An unleased strip mall in Rome, Georgia (Image from Google Maps)

Five unpaid contractors have filed mechanics lien claims worth $152,000 on a strip mall in Georgia. The property owner, UA investments, filed for bankruptcy in early August 2020.

1600 Shorter Ave in Rome, Georgia, is one of the many shopping centers throughout the country with no occupied storefronts. UA Investments purchased the property in 2016 to give new life to the ‘80s strip center. 1600 Shorter Ave is in the main retail area for the small rural town.

The property has 3,700 square feet zoned for a gas station with convenience store, nail salon, restaurant and multiple retail fronts. There are 96 parking spaces, close proximity to Shorter University, and accessibility by 2 major highways. In spite of the promising location, the property was only able to maintain about 34% occupancy, according to the listing on LoopNet.

Property owner UA Investments files for bankruptcy

The owner of 1600 Shorter Ave, UA Investments, filed for bankruptcy on August 4th, 2020. Meanwhile, the property has 5 liens totaling $152,000.

Each of the mechanics lien filed on the property is past the enforcement date. The liens remain on the property, but they cannot be enforced. However, the contractor can submit a preservation of the lien during the bankruptcy proceedings. Preserving the lien can extend the enforcement period of the lien, making the probability of receiving payment greater.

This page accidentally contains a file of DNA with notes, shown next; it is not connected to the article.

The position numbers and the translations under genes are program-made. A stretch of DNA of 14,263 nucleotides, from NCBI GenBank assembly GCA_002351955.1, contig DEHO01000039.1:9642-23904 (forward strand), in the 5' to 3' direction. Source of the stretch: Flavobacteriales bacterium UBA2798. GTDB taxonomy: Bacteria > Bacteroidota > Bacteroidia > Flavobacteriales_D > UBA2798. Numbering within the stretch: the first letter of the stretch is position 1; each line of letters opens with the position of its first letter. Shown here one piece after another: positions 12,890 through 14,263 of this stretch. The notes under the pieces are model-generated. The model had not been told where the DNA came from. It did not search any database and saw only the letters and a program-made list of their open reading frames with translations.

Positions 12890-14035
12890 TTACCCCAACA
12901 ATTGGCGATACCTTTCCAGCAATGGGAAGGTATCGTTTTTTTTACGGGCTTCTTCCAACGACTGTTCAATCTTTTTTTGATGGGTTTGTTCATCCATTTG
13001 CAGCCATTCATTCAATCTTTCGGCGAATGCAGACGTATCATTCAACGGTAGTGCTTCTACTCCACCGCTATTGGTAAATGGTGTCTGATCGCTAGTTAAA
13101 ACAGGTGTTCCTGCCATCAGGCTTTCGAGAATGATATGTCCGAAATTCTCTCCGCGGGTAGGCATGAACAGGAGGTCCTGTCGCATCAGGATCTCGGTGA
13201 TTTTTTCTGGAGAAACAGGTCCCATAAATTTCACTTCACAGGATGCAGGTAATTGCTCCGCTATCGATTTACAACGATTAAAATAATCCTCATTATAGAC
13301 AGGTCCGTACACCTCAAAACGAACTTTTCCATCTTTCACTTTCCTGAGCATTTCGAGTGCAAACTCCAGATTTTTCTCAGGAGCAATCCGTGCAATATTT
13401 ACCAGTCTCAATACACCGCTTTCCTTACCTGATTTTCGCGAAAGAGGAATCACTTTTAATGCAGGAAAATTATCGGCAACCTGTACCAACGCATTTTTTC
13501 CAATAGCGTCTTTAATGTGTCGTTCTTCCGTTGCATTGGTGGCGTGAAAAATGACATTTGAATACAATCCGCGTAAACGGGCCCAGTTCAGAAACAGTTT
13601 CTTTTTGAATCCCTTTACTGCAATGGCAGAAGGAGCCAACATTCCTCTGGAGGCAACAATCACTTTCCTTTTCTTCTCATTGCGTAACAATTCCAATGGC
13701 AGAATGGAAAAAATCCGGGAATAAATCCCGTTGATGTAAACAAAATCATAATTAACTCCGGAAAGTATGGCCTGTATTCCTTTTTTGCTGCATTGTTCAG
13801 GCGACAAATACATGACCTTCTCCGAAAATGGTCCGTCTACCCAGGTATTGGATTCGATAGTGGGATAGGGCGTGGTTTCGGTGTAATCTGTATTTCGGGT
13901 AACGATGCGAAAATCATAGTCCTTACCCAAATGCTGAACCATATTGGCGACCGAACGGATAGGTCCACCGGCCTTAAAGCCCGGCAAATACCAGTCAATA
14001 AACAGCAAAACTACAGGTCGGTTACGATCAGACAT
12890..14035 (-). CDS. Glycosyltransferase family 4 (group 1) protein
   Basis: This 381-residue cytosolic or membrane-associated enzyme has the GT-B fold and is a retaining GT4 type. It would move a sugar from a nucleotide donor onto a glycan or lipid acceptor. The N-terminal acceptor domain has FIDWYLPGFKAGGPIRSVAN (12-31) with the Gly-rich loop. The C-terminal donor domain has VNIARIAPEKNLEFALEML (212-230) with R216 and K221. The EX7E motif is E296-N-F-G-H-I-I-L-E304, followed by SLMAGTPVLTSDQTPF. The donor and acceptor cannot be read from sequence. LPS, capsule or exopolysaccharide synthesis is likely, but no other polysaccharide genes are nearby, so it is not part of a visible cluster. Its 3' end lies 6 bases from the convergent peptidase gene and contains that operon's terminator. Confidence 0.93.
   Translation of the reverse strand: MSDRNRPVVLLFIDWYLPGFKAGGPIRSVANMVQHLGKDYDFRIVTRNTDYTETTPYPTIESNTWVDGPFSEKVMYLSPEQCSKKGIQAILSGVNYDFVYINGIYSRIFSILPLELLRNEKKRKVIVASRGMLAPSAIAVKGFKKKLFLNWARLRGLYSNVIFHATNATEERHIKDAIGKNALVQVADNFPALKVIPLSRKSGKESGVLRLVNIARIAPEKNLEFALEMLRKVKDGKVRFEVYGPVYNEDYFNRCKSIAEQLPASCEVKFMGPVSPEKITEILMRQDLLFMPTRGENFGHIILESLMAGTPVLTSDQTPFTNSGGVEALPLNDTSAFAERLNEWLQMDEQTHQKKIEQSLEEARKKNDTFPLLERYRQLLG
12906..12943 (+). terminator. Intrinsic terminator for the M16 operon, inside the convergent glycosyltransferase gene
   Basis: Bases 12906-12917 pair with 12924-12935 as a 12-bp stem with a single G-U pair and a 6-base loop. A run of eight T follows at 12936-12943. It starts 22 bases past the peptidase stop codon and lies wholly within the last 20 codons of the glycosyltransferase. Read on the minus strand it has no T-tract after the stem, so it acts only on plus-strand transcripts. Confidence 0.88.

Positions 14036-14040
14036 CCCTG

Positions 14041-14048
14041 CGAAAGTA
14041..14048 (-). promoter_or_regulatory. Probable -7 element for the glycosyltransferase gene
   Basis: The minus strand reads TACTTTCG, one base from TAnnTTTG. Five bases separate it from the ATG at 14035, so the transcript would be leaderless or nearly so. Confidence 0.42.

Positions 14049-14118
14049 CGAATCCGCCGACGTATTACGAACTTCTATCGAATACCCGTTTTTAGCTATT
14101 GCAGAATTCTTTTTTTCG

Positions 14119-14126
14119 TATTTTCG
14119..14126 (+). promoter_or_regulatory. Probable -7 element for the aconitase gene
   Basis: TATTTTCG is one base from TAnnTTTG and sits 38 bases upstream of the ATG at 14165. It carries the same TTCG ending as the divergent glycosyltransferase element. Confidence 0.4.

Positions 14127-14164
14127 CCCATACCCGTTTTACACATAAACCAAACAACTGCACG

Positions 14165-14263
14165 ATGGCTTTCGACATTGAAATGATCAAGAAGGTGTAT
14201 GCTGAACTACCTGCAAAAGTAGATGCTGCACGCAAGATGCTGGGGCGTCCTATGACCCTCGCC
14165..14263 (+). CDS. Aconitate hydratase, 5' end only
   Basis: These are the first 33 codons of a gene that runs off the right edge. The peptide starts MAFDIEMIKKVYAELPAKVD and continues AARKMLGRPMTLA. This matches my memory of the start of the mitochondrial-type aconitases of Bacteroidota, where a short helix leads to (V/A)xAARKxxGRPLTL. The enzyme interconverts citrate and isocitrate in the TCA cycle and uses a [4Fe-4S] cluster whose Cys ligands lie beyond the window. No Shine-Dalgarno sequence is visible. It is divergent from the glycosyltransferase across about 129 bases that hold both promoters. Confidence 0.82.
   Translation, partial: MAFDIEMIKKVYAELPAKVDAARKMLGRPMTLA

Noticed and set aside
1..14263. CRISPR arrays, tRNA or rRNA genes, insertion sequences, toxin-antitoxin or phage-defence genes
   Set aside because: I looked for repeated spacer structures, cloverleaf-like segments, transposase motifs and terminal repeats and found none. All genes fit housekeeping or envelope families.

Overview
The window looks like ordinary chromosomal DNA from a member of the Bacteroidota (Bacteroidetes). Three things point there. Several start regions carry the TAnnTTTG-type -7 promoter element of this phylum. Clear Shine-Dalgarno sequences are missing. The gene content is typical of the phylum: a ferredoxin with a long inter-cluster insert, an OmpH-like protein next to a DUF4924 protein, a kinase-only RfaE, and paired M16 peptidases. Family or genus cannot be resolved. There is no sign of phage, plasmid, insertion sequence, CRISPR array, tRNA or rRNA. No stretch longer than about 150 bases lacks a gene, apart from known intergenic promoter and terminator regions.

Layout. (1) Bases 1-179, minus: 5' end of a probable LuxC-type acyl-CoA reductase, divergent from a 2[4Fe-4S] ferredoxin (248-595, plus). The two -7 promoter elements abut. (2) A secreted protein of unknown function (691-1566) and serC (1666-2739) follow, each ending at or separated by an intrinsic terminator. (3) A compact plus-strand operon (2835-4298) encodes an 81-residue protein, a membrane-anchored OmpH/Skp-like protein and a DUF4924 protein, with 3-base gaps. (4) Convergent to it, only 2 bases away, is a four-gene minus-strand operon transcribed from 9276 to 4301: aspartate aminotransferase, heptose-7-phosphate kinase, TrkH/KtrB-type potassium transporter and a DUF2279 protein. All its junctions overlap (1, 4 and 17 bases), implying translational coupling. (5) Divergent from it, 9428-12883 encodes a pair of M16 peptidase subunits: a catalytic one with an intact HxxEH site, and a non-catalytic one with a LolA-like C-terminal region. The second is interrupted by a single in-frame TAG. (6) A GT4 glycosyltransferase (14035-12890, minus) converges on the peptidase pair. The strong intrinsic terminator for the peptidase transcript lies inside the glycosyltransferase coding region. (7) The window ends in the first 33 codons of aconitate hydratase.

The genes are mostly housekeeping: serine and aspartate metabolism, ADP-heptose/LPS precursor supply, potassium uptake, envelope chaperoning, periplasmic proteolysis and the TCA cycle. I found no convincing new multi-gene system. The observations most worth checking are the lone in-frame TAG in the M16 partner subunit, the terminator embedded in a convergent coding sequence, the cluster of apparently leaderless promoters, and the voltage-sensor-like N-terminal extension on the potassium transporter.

Unsecured and Secured Debts

When a debt is unsecured, the property owner- and the property itself- does not have an obligation to pay outstanding debts concluding the bankruptcy proceedings. Meaning a contractor does not have to be paid.

What Does This Mean for 1600 Shorter Ave Contractors?

UA Investments filed a Chapter 11 bankruptcy, giving the developer time to consolidate their assets and liabilities, then determine how they will pay on outstanding debts. For all contractors with outstanding debts, each contractor will have to file their liens under the bankruptcy to preserve the lien. Filing for preservation of the liens gives contractors a higher probability of receiving payment.

The 5 contractors have to wait and see what happens with the bankruptcy proceedings. They cannot enforce the lien(s), and the preservation filings make the liens enforceable after the case has closed. Even then, there is no guarantee of payment.

The only option available to the contractors might be to foreclose on the property, with the debts transferring to the new property owner. The deed is under UA Investments, but ownership could change hands following the bankruptcy case.